– Teaching you how to breathe under load before you exert yourself. Believe it or not, people injure themselves not because the weight is too heavy, but because they don’t know how to breathe and exert themselves at the same time.
* a note on the core – old school core definition was your midsection, i.e. your stomach muscles. The new 21st-century core definition has the core starting at your pelvis and continuing up to your shoulders encompassing MUCH more muscles.
Who shouldn’t deadlift?
First, everyone should deadlift, but not everyone could deadlift the same way. We will cover the different types of deadlifts in a future blog post. Remember – if you pick something up – you deadlift!
However, before you deadlift, you need to get with a competent coach that knows how to deadlift and can teach you effectively. Like a KDR coach!
Chocolate Peanut Butter Protein Bites:
½ cup creamy peanut butter
1 cup old fashioned oats
½ cup ground flax seeds
1 tablespoon honey
2 tablespoons unsweetened cocoa powder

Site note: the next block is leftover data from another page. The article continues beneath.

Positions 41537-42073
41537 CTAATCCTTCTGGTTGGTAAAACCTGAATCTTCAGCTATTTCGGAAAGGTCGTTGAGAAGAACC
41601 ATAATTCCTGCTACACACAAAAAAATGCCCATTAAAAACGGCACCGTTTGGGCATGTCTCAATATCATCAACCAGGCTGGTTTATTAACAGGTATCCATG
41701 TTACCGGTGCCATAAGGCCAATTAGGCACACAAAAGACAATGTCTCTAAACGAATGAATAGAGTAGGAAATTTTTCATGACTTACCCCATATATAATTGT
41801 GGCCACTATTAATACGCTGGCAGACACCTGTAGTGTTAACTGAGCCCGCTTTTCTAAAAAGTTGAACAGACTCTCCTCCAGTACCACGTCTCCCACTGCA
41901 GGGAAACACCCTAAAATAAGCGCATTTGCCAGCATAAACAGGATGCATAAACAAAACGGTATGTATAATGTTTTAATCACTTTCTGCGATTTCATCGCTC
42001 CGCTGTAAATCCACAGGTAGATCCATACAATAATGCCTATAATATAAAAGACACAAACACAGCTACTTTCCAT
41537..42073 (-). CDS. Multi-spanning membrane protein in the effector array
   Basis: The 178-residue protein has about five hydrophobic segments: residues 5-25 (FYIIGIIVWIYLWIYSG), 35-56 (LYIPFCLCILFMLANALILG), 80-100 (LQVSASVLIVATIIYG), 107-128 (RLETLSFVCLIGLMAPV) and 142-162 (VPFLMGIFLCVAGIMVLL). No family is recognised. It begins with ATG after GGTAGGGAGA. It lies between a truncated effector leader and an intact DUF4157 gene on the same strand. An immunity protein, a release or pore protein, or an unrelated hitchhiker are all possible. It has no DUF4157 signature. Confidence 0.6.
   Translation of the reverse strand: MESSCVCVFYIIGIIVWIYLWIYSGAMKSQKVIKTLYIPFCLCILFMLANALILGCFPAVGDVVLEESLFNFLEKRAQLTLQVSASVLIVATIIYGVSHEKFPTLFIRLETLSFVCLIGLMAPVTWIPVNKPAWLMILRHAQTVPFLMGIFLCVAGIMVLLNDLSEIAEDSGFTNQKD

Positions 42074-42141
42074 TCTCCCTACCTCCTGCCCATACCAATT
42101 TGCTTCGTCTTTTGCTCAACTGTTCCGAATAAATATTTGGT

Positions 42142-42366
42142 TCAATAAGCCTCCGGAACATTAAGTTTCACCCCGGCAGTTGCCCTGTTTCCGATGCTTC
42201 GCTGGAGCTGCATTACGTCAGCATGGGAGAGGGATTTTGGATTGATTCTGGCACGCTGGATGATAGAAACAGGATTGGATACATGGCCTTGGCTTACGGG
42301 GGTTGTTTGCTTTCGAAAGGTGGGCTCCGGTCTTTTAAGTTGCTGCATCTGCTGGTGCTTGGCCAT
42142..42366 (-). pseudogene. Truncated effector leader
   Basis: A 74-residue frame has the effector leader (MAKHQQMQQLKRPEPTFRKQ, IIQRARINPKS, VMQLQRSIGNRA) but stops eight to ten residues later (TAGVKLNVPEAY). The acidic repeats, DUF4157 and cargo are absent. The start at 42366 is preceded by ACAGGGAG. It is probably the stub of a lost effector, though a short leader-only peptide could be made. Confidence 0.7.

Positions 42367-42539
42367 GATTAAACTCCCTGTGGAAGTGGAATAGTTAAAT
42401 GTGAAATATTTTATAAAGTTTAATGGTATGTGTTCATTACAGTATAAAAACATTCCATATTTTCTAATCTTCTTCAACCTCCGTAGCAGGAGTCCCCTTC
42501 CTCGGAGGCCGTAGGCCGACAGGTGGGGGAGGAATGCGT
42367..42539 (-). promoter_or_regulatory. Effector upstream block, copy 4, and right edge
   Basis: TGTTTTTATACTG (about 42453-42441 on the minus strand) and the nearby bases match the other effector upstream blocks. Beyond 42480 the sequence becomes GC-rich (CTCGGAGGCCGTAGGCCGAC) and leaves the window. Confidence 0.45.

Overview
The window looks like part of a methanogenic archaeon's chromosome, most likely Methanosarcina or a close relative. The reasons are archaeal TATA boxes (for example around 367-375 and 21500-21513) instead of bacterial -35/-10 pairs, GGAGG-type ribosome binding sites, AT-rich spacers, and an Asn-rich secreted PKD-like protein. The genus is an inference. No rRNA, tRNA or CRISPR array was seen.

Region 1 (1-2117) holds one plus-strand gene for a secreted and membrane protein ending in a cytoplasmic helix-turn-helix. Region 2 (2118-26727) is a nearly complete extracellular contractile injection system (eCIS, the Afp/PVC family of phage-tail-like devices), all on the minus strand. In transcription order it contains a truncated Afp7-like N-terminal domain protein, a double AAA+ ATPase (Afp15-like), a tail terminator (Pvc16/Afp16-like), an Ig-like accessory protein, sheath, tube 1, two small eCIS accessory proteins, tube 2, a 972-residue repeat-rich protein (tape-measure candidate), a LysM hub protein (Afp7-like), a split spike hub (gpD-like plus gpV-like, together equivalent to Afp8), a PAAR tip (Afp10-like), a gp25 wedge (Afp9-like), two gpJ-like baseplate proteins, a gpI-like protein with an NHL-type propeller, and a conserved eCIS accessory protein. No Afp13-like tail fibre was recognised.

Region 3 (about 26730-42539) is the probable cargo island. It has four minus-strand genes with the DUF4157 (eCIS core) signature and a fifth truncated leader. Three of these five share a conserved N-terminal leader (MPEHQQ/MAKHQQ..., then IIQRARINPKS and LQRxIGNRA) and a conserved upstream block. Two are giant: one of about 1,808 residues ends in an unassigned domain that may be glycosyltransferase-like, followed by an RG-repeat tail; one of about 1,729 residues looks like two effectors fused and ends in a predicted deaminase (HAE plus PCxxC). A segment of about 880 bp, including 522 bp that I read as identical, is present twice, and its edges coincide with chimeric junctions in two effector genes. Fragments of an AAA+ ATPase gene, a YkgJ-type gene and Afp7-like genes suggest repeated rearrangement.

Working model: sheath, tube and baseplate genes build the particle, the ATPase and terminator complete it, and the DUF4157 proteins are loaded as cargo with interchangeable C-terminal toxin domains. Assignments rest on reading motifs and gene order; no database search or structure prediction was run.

1 tablespoon chocolate protein powder
2 tablespoons water
It’s easy peasy!
Combine all of the ingredients in a medium bowl.
Stir to combine.
If mixture looks too try add a bit more water (1/2 tablespoon at a time).
Place in the refrigerator for 15-30 minutes so they are easier to roll.
Roll into 8 bites and store in the fridge for up to a week.
Can’t get to the gym this weekend? That’s ok. We have a #kdrwkndwrkt for you.
Complete our RAMP. What is a Ramp? Click on the link in case you missed it. http://kdrfitness.com/what-is-a-ramp-and-why-do-we-do-it/
Complete the following movements for AMRAP in 20 mins.
Hand Walk out to Spiderman 4 each side
Get ups 3 each side
Post Lunge 8each side
Ground touch jump squats 15
Rest as needed. Complete as many rounds as possible in 20 minutes.
Need a fitness jump start? Call us today.
What if I told you that the RAMP is the most important part of the workout?
What is a RAMP? AND why do we do it?